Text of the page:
|12||"The Missing Link"||November 24, 1989||112||Ganon tries to use a magic wand in order to kidnap Zelda, but she deflects the attack and it hits Link instead, putting him into a coma. Her guilt is short lived after Link's spirit reveals himself to her and no one else can see him. They realize that they need to travel into the underworld to reunite Link's spirit with his body trapped in the Evil Jar.|
|13||"The Moblins Are Revolting"||December 1, 1989||113||Ganon demonstrates a new wand that makes a bubble around its victim that can only be popped by the Triforce of Power. Fed up with Ganon's orders, a Moblin uses the wand to trap Ganon in a bubble and throws him down a bottomless pit. The Moblin opens the Evil Jar and the monsters collectively decide to storm the castle of Hyrule, but are too incompetent to accomplish anything without Ganon's leadership.|
- United States: in syndication (1989–1991, Family Channel (1991–1992)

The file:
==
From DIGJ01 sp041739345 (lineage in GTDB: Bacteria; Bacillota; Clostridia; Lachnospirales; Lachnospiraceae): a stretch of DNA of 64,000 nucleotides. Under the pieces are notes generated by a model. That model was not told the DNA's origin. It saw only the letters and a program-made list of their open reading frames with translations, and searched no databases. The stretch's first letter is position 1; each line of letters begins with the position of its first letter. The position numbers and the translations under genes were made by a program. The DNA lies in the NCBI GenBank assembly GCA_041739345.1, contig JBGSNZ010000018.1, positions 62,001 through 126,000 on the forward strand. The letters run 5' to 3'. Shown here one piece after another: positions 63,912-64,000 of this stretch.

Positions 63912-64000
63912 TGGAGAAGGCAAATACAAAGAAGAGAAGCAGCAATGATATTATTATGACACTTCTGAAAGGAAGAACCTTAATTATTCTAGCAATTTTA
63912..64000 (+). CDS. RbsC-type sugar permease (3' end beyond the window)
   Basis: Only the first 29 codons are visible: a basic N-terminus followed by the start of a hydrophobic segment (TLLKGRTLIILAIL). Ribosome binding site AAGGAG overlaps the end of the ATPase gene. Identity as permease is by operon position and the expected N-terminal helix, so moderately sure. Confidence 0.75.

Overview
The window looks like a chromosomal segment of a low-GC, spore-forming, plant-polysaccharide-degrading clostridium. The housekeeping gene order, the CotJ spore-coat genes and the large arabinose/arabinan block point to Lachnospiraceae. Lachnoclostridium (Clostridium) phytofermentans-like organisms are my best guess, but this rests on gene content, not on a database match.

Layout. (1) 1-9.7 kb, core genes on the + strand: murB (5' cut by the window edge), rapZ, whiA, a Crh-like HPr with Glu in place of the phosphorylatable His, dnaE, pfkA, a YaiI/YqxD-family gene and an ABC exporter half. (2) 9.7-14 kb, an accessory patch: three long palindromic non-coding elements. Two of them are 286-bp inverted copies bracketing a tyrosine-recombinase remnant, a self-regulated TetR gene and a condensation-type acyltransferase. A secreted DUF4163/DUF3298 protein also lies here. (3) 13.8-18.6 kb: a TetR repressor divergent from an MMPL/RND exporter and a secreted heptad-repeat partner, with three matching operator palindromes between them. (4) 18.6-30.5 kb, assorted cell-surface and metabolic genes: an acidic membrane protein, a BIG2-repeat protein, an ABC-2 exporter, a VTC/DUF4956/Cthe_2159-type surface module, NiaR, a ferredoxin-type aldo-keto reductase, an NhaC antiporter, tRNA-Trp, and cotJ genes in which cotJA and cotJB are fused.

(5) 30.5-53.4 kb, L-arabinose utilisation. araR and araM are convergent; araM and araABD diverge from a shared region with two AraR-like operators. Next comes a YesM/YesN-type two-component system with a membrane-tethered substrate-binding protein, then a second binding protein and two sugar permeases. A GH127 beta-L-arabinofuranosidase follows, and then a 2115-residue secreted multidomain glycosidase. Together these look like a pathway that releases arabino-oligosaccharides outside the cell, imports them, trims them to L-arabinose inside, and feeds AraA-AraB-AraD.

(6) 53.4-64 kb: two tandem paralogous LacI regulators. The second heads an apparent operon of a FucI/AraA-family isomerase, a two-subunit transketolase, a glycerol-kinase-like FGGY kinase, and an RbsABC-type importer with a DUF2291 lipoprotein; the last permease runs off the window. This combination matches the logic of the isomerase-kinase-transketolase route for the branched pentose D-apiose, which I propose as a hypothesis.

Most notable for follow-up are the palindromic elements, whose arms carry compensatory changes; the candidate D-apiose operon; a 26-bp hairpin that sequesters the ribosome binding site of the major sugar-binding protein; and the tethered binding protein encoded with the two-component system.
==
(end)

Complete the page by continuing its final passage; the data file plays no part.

Edited versions of the episodes were a part of "Captain N and the Video Game Masters" from 1992-93.
|List of broadcasts|
IGN rated the DVD release of The Legend of Zelda a 3.0, or "Bad", citing poor writing, repeated plots, and over the top acting. Link's catchphrase, "Excuuuuuuse me, Princess!" is a commonly used in-joke used by video game players, and is spoken by Link on 29 occasions throughout the 13 episodes.
- Legend of Zelda: Complete Animated Series. "Legend of Zelda: Complete Animated Series: Cynthia Preston, Jonathan Potts, Tabitha St. Germain, Len Carlson, Colin Fox, Elizabeth Hanna, Allen Stewart-Coates, Don Francks, Marvin Goldhar, Christopher Ward, J Bizel, John Grusd, Bob Forward, Dennis O'Flaherty, Eve Forward, Marsha Forward, Phil Harnage: Movies & TV". Amazon.com. Retrieved 2013-02-13.
- Damian Inwood. "Pi Theatre, Independent Vancouver Theatre >> The Baroness and the Pig". Retrieved October 30, 2011.
That’s what Vancouver actresses Diane Brown and Tabitha St. Germain do with the delightful black comedy, The Baroness and the Pig. (...) St. Germain – better known to Vancouver audiences as Paulina Gillis – plays the Baroness as a naïve gentlewoman, full of prissy mannerisms and twittering, bird-like movements.
- Michael S. Drucker (2005-09-30). "The Legend of Zelda: The Complete Animated Series". IGN. Retrieved 2008-04-06.